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Furnace Not Igniting: What Are Common Causes & How To Fix

gas furnace not igniting

The idea of having a malfunctioning furnace in the coldest winter months sends shivers down any spine... not quite as chilling as when the furnace fails to heat up.

If your gas furnace ignitor is not working, you can have either a minor inconvenience or major problem if outdoor temperatures are freezing. Electronic ignition system problems tend to cause gas furnaces to shut down or even long-term system outages.

In this guide, we’ll help you diagnose the cause to this common furnace issue and help you determine what you can check before having to call for emergency heating repair service.

Why Is My Furnace Not Igniting?

If your furnace is not kicking on, any number of problems could be the culprit. Each furnace has its own internal components that will need to be inspected in order for this problem to be resolved. A furnace converts heat energy from gas to warm up the air and distribute it throughout your home or building.

If you smell gas, leave your house immediately and call 911. If you see a blinking light on your furnace, contact a furnace repair company immediately.. If you don't smell gas, or see any flashing lights, check each of these items to determine the cause of your ignition issue.

Gas Line Issue

One of the most common reasons a furnace is not lighting is when your gas line is blocked or clogged. The line in which the furnace draws its fuel can be either blocked or too small for the furnace. If this gas valve or gas supply is obstructed in any way, your furnace will not be able to get enough natural gas to start up correctly and safely, leaving you with no warmth inside your home.

The solution here would be to get a technician to come check out your system. An expert can check where your furnace’s source of natural gas comes from and if there are any city gas line obstructions such as tree branches or debris blocking it. Ideally, you should have at least six inches of clearance for this line to function properly.

If your furnace requires a larger gas line than what you’re currently using, you’ll run into problems with your furnace not igniting. This can be confirmed with a gas pressure gauge, which our technicians have and know how to use. Our techs can contact the manufacturer of your furnace and purchase an adapter that will allow you to connect a larger gas line.

You’ll need to make sure you don’t run the risk of having too much gas flow through your furnace because it could damage internal parts like the pressure regulator or safety controls. Having too little gas, however, is easily remedied by adding on additional length of natural gas piping or an adjustable regulator.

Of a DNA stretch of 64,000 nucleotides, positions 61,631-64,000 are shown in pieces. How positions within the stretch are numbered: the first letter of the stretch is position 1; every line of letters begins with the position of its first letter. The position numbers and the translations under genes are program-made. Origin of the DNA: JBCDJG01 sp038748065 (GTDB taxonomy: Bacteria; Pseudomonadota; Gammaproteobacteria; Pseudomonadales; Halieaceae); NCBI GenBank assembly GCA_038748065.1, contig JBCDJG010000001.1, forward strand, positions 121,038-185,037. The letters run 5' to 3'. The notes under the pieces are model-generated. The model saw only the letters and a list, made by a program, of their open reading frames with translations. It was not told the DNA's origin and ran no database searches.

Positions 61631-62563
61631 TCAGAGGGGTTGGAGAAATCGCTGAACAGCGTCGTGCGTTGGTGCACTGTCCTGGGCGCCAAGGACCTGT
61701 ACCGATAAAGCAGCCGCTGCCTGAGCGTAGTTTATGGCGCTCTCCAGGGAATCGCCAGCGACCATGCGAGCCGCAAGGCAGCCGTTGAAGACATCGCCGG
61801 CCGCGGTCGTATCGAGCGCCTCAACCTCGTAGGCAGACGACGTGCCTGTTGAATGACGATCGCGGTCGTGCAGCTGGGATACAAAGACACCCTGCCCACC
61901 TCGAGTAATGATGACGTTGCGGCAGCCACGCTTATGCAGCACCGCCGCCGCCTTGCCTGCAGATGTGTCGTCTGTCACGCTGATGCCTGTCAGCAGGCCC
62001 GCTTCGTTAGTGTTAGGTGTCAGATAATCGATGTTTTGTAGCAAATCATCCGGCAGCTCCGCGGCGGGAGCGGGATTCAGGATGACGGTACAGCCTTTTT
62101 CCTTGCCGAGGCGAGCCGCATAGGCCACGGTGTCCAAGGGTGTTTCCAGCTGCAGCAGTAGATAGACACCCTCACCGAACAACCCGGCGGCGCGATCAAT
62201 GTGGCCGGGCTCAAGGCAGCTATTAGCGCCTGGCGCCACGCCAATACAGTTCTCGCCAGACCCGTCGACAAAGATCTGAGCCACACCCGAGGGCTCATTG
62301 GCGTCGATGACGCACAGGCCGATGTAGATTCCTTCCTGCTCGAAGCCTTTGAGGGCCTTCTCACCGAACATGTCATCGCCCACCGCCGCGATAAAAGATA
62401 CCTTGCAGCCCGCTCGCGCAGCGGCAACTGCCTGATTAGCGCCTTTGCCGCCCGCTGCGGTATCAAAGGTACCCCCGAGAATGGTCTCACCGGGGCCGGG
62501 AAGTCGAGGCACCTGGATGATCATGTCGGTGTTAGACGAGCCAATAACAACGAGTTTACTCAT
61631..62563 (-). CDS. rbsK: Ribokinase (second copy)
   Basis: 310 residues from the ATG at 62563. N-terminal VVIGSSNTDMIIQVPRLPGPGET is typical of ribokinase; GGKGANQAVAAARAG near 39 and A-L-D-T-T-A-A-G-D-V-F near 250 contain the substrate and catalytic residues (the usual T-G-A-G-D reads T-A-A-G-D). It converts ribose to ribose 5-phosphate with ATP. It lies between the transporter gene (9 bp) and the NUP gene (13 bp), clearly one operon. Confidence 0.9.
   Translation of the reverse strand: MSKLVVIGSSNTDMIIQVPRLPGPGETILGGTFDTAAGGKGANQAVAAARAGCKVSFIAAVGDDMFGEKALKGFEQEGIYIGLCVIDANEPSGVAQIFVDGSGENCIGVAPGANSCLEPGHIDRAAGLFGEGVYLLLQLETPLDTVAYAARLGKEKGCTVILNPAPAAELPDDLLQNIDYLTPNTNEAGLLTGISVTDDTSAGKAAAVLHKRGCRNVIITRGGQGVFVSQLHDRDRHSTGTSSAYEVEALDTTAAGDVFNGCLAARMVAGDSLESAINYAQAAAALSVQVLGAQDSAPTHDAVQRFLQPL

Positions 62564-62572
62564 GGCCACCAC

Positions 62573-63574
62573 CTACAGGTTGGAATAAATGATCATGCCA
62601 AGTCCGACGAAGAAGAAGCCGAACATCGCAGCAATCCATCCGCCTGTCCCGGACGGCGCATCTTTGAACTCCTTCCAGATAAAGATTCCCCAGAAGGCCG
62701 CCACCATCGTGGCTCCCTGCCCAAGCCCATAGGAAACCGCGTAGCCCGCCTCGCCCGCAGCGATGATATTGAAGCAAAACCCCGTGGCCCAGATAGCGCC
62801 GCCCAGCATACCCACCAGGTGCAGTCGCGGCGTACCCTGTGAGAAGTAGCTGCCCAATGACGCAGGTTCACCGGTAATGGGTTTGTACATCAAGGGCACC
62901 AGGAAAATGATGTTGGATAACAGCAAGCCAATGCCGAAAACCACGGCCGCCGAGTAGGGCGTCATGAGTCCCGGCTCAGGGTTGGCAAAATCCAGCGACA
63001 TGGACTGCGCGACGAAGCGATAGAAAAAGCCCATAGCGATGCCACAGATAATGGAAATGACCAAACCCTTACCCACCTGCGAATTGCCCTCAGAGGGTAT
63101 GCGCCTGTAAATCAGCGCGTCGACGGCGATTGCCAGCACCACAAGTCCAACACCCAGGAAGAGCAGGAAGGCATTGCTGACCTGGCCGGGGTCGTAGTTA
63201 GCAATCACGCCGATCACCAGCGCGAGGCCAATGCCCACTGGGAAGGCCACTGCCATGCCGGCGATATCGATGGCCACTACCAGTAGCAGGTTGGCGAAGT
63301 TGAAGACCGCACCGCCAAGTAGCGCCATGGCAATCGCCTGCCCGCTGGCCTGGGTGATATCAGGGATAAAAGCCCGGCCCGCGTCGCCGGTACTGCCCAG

Malfunctioning Thermostat

You may be experiencing issues with your furnace either not turning on or simply not producing any heat. These problems could be easily remedied by either replacing your furnace’s thermostat or calling a technician to come inspect it, as there might be other issues contributing to the furnace not igniting.

If nothing seems to be working on your furnace even after you replace its components, a furnace replacement may be in your near future. This is a better choice than constantly investing in new parts that won’t work.

Dirty Furnace Filter

Your furnace’s air filters should be changed anywhere from every 90 days up to four times a year if they're experiencing some major furnace problems. A dirty air filter makes cleaning out any debris before it can cause problems later essentially impossible. That’s because it clogs itself over time with dirt and dust particles that reduce the going into your furnace.

The simplest furnace fix you can do for this issue is to change your air filter. Call a furnace repair technician if the problem persists.

Defective Igniter or Pilot Light

If your furnace has been working without any problems up to now and suddenly will not ignite, there’s a good chance that either the electronic ignition system has failed or that the standing pilot lights that comes before the ignition process has gone out.

The first step here would be to determine which of these two components isn’t working by paying attention to what your furnace does before it tries igniting again. If it makes a clicking noise but your furnace won’t ignite after its combustion cycle, then it’s more than likely going to need to replace the electronic ignition systems.

In cases where furnace ignition starts up normally but only fires for a couple minutes and shuts off, it’s most likely going to need a new standing pilot light installed.

Dirty Gas Burners